Baby It’s Cold Outside: Especially Walking in the Sonoran Desert in Sandals

By on November 13, 2011

La Frontera: The Border

Migrant journeys in the desert
by Peg Bowden for arroya.org

Baby, It’s Cold Outside….pop song, Frank Loesser, 1936

•November 12, 2011 • 1 Comment

I woke up last night to a surprise cold snap in the desert. The frost was indeed on the pumpkin, and it was 28 degrees this morning. My thoughts are with the migrants traveling by moonlight in the desert. I make a quick sweep of our closet and grab a fleece vest and some jackets that I rarely wear. Today I go to the comedor and I will bring these warm things to our neighbors to the south. Walking the mile across the US border to our Mexican destination, my breath is frosty and the wind stings my nose. How can anyone survive these temperatures exposed to the elements of the Sonoran desert?

 

Virgin in the snow

 

Our van arrives and there is a flurry of activity as we begin unloading the clothes, the shoes, the medical supplies. An orange cat scurries up to the car door like a greeting valet. Shura, a Samaritan veteran and founder of our activist group, leaps out and reaches into her pocket where she retrieves a can of cat food. What??!! Cat food?? It seems she has been feeding and nurturing this kitty off and on for quite a while. The cat keeps the mouse population at bay at the comedor, and actually looks quite sleek and shiny as Shura kneels on the sidewalk to feed the critter. The migrants all look on in mild astonishment. Americans are such a weird bunch.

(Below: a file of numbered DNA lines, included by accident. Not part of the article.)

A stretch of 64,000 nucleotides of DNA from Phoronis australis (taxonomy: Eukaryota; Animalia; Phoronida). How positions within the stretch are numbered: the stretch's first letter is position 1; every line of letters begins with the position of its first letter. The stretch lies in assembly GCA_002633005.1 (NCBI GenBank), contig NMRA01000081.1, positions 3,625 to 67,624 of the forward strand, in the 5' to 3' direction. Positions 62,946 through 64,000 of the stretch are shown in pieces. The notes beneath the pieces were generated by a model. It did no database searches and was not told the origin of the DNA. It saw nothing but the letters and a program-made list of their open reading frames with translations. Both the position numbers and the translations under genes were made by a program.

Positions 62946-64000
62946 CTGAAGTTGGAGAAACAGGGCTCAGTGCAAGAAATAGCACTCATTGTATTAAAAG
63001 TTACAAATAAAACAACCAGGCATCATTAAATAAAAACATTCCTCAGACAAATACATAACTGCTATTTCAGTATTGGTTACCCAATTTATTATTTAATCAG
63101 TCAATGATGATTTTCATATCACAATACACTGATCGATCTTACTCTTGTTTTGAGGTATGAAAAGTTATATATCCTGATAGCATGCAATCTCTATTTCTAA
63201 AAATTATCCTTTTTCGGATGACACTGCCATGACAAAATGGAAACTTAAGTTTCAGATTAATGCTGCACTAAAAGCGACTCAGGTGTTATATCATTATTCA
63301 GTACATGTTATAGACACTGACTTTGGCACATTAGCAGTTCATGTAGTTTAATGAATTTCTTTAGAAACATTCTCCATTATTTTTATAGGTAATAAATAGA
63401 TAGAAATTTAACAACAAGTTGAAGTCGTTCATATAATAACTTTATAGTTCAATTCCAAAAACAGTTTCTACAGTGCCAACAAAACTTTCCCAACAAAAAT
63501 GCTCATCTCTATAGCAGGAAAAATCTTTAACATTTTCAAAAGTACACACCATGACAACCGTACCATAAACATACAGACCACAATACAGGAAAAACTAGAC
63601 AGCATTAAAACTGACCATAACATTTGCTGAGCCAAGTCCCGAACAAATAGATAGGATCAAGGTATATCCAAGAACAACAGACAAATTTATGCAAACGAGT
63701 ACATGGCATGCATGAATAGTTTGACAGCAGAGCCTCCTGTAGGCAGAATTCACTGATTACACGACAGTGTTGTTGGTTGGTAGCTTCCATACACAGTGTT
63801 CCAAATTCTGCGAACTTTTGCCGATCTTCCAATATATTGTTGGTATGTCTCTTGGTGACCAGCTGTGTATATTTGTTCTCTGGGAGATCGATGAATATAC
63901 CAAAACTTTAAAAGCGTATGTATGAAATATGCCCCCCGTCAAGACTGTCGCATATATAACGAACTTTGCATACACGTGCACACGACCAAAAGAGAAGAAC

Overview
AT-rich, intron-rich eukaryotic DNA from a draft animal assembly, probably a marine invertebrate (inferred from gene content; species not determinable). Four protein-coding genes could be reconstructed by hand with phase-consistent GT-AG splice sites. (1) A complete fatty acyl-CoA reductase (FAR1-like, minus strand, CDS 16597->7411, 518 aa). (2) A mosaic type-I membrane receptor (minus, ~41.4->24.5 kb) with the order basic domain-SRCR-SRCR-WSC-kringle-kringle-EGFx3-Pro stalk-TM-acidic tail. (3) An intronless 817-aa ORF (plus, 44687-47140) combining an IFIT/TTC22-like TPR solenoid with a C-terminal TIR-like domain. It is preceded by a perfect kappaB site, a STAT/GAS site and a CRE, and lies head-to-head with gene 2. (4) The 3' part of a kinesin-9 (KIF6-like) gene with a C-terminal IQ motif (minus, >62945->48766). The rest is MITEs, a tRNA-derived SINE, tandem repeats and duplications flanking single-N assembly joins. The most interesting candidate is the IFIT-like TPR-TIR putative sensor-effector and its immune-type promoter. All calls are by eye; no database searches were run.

Shura and the migrant kitty

 

 

We are surrounded by these travelers, many shivering in the cold morning air. Thankfully we have piles of jackets and blankets and clean socks. I look down at their worn huaraches and sandals, and am glad we have a good stash of tennis shoes to distribute.

And then I smell what is going on in the kitchen. My eyes tear up as I inhale the aromas. Lorena, the kitchen queen, is making salsa. Muy picante salsa. There are bushels of tomatoes and a big sack of dried red chiles. The recipe is simple: cook down the tomatoes, add the chiles, maybe a little salt and sugar, and that’s it. Throw the concoction into a blender and serve. Just watching Lorena prepare this Mexican staple warms me up. The colors, the aromas, and the heat it creates on the simple Mexican dishes will make a strong man break into a sweat.

 

It’s salsa time

After a breakfast of fresh tortillas, eggs, beans and fresh dynamite salsa, there is much chatter and sharing of stories and trials of the day. Who needs bus tickets home, who needs shoes and socks to ward off the frigid temperatures, and who needs first aid for injuries sustained last night crossing our desert in this inclement weather? And who needs comforting as they try to cope with separation from family and friends after time in a US detention center.

 

Comedor clean-up

So baby, it’s cold outside. But with Lorena’s salsa, my migrant compadres will warm up from the inside out. Guaranteed. One young man sits down on the sidewalk and strokes the migrant kitty who has feasted on some pretty fancy cat food. Things are gonna be OK.





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